is to give the donors of the software contained therein the assurance that the
licensing requirements they have made are properly observed.
Because these requirements vary so much between different portions of the
software on the CD, TUG would prefer that you simply pass the CD on to your
members and allow TUG to bear the burden of handling unusual requests for
distribution of the CD.
The recipient of the CD itself can only copy and redistribute the software
thereon by complying with the conditions placed on the relevant packages
involved. To facilitate this, TUG will prepare a one-sheet flyer announcing
the TeX Live CD and mentioning the copying conditions (TUG will, e.g., publish
this flyer in the relevant issue of TUGboat). It will refer to a file in the
root directory, /COPYING, that explains things in greater detail.
Some of the software requires that, if it is packaged with other publications,
like books or journals, those things be freely copyable. A model for such is
TUGboat; please see the notice on the inside front cover of TUGboat <copied
below>. This is relevant if you plan on distributing the CD with your
newsletter or journal.
Anyone interested in distributing the CD with a commercial (non-copyable)
offering af any kind, or in distributing the CD to another type of user group,
should contact TUG directly.
If you have particular concerns in distributing the TeX Live CD to your
members, please contact us right away at the email address below. We fully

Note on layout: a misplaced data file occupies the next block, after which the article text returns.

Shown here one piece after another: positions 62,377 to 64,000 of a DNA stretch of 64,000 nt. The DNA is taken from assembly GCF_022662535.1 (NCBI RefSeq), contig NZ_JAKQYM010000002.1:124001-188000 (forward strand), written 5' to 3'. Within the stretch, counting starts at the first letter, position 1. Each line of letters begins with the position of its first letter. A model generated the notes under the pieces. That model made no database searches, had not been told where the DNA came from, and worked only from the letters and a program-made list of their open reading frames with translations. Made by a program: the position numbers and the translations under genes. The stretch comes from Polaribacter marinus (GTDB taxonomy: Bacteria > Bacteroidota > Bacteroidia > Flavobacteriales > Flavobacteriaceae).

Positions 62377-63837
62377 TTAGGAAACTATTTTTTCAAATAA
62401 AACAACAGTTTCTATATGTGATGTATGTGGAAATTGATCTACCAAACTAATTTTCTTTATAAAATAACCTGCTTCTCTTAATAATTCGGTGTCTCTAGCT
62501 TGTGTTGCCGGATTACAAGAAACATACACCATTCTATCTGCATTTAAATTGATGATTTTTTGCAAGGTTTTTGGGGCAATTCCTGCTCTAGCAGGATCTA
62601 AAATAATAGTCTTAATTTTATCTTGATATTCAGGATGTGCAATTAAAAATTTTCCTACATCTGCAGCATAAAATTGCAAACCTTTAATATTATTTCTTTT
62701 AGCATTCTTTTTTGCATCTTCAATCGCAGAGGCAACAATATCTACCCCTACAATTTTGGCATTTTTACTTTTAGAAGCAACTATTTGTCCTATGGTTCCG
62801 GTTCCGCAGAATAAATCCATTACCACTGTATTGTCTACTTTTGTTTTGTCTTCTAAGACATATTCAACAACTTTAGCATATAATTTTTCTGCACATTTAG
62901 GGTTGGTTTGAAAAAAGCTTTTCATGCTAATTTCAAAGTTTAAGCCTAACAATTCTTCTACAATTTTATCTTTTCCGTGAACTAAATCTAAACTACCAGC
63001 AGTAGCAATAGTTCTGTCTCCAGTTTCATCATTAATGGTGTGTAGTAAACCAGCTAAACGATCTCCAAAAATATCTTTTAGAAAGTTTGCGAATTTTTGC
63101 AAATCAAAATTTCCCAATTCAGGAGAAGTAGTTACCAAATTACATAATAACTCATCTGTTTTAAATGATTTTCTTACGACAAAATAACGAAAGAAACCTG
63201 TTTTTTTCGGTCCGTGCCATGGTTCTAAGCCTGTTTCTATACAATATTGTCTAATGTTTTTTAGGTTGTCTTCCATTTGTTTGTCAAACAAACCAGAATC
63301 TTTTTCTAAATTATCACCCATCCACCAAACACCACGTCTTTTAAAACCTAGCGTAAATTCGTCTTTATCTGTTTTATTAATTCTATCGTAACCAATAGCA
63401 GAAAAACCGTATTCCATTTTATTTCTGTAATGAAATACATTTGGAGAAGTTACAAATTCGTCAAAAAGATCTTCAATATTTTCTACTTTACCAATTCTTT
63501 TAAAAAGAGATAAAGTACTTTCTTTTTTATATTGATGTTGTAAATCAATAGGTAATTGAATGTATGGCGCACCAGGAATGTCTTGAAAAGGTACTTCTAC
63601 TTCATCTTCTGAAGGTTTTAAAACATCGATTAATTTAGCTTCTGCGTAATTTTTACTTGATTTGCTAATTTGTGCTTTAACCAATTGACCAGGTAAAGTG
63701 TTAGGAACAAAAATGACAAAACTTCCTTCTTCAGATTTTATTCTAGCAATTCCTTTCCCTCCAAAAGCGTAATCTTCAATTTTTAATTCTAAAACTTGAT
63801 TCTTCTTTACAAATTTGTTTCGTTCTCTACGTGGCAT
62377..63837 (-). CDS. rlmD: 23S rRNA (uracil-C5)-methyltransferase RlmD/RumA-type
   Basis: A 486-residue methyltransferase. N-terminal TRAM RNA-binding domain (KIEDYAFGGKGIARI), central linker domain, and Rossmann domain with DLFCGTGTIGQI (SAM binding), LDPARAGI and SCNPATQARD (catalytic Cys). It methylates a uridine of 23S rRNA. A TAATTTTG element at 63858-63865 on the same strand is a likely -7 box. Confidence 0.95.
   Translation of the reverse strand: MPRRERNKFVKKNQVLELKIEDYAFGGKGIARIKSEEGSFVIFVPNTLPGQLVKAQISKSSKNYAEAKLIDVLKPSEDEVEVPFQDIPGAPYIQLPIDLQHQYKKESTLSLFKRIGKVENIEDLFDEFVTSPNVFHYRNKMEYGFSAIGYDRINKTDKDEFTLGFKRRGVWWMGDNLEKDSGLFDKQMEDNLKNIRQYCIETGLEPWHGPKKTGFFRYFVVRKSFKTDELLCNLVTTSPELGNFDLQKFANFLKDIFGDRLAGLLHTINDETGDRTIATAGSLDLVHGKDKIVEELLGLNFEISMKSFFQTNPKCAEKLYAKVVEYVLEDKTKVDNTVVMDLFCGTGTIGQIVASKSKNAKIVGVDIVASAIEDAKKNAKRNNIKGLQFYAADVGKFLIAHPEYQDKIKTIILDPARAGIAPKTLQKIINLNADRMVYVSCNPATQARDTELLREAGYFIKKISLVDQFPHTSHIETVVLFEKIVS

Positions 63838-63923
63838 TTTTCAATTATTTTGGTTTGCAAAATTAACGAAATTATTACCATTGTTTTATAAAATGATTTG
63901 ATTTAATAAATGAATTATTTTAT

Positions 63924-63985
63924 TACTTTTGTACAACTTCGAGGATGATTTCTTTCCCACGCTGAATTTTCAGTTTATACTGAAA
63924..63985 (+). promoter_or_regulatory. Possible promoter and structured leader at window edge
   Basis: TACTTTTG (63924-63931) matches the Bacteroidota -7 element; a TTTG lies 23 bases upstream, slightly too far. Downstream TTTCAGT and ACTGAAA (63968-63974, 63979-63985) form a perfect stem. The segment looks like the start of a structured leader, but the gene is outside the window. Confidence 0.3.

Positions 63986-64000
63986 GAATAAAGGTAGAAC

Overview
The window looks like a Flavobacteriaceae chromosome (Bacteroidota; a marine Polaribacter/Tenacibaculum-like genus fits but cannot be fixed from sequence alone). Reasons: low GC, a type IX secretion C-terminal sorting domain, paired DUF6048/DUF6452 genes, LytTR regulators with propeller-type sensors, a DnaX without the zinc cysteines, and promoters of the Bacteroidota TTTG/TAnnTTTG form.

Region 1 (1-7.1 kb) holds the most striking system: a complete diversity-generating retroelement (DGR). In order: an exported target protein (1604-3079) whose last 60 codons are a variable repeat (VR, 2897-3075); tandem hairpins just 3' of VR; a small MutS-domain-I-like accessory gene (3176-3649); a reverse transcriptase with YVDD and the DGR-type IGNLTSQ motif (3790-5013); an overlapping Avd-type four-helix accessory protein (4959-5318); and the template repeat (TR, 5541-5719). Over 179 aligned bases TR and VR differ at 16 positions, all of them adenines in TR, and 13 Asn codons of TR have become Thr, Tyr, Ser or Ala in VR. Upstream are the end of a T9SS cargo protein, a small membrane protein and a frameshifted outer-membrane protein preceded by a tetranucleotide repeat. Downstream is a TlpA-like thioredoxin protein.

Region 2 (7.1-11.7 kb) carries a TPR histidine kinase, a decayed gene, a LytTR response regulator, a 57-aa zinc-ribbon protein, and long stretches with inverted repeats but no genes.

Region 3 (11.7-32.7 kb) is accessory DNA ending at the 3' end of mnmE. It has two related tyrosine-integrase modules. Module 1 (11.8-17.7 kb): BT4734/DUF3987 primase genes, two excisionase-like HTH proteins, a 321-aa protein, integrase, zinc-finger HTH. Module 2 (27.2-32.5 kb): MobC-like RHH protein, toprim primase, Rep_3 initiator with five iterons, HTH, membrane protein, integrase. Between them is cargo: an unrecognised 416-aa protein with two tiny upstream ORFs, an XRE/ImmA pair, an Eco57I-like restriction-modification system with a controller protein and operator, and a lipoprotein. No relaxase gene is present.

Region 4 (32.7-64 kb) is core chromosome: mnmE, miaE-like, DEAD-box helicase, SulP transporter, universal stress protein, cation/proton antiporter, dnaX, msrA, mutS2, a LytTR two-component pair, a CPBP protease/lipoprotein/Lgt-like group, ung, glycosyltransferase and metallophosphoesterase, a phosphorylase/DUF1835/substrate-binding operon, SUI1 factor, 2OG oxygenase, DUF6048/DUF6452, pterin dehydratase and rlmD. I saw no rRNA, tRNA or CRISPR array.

expect to be able to resolve any difficulties, but your timely reply is needed.
On the flyer (which is addressd to the end recipient):
DRAFT DRAFT DRAFT DRAFT DRAFT DRAFT DRAFT DRAFT DRAFT DRAFT DRAFT DRAFT
You may copy and distribute software from this CD only if you comply with the
requirements placed thereon by the owners of the respective software packages.
The file /COPYING gives further details on the matter, and each package itself
contains restrictions relevant to that package.
If you plan on distributing the entire CD, you probably are best advised to
coordinate with TUG or the user group from which you obtained the CD. If you
plan on distributing packages from the CD, please read /COPYING, and observe
the requirements of the particular packages involved.
The creators of these packages variously require that the copies fulfill one
or more of the following:
* Be copyable under the GNU Public License or variations thereof. In general
terms, you must place no further copying restrictions on the recipient.
* Be copyable under the <LaTeXCopyLeft>. This applies to the LaTeX kernel and
other portions of LaTeX proper. Other software on the CD may as well employ
* Continue to be attributed to the author.
* Entire package to be distributed intact.
* If altered, not to be distributed under the same name as the original.
* Not be distributed for profit.
* Not be distributed as a draw for commercial (non-copyable) offerings.
* Not be used for commercial purposes without license directly from the author.
In general, the licensors of the software simply wish to ensure that their
work continue to benefit people like you. Please respect their intentions.